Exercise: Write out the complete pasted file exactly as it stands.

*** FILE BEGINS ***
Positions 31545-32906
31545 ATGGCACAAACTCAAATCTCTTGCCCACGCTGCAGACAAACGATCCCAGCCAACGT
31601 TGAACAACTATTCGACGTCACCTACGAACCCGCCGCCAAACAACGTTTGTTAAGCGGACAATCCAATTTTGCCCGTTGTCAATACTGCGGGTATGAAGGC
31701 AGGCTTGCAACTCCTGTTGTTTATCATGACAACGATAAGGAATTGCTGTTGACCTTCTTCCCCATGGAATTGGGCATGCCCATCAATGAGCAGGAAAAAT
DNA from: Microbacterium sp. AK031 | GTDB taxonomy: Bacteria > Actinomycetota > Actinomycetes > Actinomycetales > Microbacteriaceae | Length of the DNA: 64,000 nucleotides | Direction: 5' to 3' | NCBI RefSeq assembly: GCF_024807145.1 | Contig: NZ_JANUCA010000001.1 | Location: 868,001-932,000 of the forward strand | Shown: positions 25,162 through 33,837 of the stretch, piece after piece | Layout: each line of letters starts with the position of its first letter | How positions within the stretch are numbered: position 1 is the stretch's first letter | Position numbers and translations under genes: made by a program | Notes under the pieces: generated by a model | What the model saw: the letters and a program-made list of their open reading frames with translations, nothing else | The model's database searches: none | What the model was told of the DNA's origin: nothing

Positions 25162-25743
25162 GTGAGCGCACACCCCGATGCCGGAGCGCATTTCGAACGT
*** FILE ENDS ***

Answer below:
Positions 31545-32906
31545 ATGGCACAAACTCAAATCTCTTGCCCACGCTGCAGACAAACGATCCCAGCCAACGT
31601 TGAACAACTATTCGACGTCACCTACGAACCCGCCGCCAAACAACGTTTGTTAAGCGGACAATCCAATTTTGCCCGTTGTCAATACTGCGGGTATGAAGGC
31701 AGGCTTGCAACTCCTGTTGTTTATCATGACAACGATAAGGAATTGCTGTTGACCTTCTTCCCCATGGAATTGGGCATGCCCATCAATGAGCAGGAAAAAT
DNA from: Microbacterium sp. AK031 | GTDB taxonomy: Bacteria > Actinomycetota > Actinomycetes > Actinomycetales > Microbacteriaceae | Length of the DNA: 64,000 nucleotides | Direction: 5' to 3' | NCBI RefSeq assembly: GCF_024807145.1 | Contig: NZ_JANUCA010000001.1 | Location: 868,001-932,000 of the forward strand | Shown: positions 25,162 through 33,837 of the stretch, piece after piece | Layout: each line of letters starts with the position of its first letter | How positions within the stretch are numbered: position 1 is the stretch's first letter | Position numbers and translations under genes: made by a program | Notes under the pieces: generated by a model | What the model saw: the letters and a program-made list of their open reading frames with translations, nothing else | The model's database searches: none | What the model was told of the DNA's origin: nothing

Positions 25162-25743
25162 GTGAGCGCACACCCCGATGCCGGAGCGCATTTCGAACGT